I don't know. That, to me, sounds like a solid definition of success.


Joe Procopio trades in pop culture and tech culture, allowing him to poke fun at so many things. He's written for a number of online and offline publications from the late, lamented Smug to the fancy-pants Chicago Tribune and also for television. He's a novelist, a shredder, a joker, and a family man. Scoff at joeprocopio.com or follow on Twitter @jproco.

more about joe procopio


put it all on black
vegas good, lottery bad
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topic: news
published: 4.2.07

all the rage
open letters to war opportunists
by joe procopio
topic: news
published: 4.1.03


sloan bayles
12.1.08 @ 11:20a

I agree that there is nothing worth more investment of your time and energy than yourself and family. Contrary to some people's belief, the goal of life isn't "whoever dies with the most toys, wins".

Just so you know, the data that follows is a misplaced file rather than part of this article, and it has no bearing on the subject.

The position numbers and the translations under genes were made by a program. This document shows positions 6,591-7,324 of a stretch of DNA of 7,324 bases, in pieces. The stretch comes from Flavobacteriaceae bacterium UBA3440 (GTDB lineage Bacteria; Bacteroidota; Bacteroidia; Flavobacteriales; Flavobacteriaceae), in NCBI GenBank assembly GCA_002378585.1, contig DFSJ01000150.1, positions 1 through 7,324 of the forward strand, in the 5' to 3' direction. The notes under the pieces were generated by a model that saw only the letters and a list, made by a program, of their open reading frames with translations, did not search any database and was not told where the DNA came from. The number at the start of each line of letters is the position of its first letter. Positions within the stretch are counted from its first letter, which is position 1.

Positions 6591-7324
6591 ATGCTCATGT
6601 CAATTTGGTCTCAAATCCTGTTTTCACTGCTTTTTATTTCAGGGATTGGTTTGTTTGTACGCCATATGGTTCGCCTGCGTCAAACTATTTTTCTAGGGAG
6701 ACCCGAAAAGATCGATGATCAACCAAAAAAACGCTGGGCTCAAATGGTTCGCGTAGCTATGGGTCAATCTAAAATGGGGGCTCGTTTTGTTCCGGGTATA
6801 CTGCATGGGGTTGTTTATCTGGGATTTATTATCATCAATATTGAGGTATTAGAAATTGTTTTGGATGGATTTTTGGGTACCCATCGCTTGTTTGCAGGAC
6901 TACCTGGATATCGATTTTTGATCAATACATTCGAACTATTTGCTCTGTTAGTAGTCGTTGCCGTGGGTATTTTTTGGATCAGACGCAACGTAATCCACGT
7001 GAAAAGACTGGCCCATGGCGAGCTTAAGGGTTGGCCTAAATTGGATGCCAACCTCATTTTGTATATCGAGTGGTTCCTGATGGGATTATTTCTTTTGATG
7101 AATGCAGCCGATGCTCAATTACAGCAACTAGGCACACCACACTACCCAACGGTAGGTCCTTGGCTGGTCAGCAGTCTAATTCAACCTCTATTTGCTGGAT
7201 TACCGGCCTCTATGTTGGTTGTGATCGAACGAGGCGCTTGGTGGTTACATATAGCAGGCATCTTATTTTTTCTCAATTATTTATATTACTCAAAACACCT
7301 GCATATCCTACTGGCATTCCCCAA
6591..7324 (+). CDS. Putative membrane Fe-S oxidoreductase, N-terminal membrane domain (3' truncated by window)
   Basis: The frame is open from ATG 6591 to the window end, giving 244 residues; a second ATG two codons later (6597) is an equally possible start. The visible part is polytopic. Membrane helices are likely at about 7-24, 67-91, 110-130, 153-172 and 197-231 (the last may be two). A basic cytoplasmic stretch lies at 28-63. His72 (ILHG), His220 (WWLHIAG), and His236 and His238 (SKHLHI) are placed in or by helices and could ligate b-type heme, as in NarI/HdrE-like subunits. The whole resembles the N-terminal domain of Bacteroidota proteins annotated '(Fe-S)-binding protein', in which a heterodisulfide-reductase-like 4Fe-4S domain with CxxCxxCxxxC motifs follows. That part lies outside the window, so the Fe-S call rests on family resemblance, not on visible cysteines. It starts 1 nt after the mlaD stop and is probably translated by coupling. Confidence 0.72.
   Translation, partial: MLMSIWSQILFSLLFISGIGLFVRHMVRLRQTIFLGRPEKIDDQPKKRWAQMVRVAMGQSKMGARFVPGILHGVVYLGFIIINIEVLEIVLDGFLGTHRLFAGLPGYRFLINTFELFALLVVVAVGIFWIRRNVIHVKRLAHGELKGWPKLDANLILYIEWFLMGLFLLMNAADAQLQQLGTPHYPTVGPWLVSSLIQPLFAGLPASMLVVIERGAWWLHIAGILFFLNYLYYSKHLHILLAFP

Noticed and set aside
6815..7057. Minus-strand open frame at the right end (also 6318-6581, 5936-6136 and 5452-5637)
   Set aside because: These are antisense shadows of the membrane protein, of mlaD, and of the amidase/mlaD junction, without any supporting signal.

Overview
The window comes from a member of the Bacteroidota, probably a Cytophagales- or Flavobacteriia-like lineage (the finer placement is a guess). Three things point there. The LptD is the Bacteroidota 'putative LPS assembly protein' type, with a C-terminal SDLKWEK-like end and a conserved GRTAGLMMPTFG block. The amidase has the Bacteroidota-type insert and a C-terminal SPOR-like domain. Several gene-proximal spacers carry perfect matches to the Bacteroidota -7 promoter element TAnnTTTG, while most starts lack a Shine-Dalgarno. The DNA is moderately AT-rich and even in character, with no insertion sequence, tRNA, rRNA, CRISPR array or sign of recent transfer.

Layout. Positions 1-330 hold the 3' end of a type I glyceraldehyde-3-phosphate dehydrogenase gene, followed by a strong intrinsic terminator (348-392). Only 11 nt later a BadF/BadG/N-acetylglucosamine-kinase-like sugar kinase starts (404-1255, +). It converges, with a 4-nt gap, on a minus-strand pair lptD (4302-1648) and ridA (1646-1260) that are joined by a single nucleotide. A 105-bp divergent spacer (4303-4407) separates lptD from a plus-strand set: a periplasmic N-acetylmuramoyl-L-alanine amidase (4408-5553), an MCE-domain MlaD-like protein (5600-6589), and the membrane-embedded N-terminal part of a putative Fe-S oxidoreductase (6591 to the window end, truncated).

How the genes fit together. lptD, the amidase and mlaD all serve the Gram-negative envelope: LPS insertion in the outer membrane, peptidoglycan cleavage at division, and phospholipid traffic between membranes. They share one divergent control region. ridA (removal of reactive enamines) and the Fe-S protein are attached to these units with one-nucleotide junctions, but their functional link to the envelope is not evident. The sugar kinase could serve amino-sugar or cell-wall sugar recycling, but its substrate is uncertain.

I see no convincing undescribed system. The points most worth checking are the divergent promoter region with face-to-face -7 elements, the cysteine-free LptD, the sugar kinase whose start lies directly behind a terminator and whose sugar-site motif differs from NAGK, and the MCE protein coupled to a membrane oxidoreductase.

That being said, playing the market can be fun and lucurative. We've turned $1,000 into $1,200 in three weeks. I'm not trying to be Warren Buffett. A $200 gain is better that I would have made letting it rot in my savings account for 3% interest.

tracey kelley
12.2.08 @ 10:36p

"Find whatever it is you do well that makes the most money."

Damn. So THAT'S it.

sandra thompson
12.8.08 @ 4:31p

I understand that "Who Moved the Cheese" has sold 22 million copies. I've decided to buy it for all my grandchildren, even though it's not, theoretically, a children's book. One of my grandgeeks is 32. So why not? Both of my daughters have lost more than a third of their 401Ks, and they are royally pissed off. Although I used to be a stockbroker back when I was struggling through grad school, I have no money whatsoever in equities. I still advise putting money into real estate. As John Birch's father said to John Birch: "The good lord ain't makin' no more land but he sure is makin' people." (That's not easy for an atheist to say!) My real estate has only lost about 15 percent of its value. It may yet go lower but land doesn't go bankupt, does it now? What we're trying to figure out here in Florida is: when do we sell out and move to Missouri before the ocean floods everything down here? If anybody's interested I've got some nice property which is not yet waterfront. (I'm just kidding. I wouldn't sell in this market.)

Dum de dum dum....